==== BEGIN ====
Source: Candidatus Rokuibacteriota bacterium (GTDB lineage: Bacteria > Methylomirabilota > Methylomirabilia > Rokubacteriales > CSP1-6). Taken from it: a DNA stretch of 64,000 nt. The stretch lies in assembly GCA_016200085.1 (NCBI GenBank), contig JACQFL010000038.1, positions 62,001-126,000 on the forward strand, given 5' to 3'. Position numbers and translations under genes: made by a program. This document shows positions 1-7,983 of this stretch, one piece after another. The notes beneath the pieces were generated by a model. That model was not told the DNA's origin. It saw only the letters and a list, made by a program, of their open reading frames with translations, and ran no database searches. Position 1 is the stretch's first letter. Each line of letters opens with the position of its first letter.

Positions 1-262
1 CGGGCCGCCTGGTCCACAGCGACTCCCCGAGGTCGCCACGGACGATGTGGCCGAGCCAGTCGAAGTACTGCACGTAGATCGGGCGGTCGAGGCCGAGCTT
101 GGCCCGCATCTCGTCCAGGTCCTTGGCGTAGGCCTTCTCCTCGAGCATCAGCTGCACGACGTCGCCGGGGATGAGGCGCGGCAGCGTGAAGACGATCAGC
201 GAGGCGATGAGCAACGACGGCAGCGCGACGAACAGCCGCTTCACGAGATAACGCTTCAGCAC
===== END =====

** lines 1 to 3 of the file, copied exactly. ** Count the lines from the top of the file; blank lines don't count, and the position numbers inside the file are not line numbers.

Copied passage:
Source: Candidatus Rokuibacteriota bacterium (GTDB lineage: Bacteria > Methylomirabilota > Methylomirabilia > Rokubacteriales > CSP1-6). Taken from it: a DNA stretch of 64,000 nt. The stretch lies in assembly GCA_016200085.1 (NCBI GenBank), contig JACQFL010000038.1, positions 62,001-126,000 on the forward strand, given 5' to 3'. Position numbers and translations under genes: made by a program. This document shows positions 1-7,983 of this stretch, one piece after another. The notes beneath the pieces were generated by a model. That model was not told the DNA's origin. It saw only the letters and a list, made by a program, of their open reading frames with translations, and ran no database searches. Position 1 is the stretch's first letter. Each line of letters opens with the position of its first letter.

Positions 1-262
1 CGGGCCGCCTGGTCCACAGCGACTCCCCGAGGTCGCCACGGACGATGTGGCCGAGCCAGTCGAAGTACTGCACGTAGATCGGGCGGTCGAGGCCGAGCTT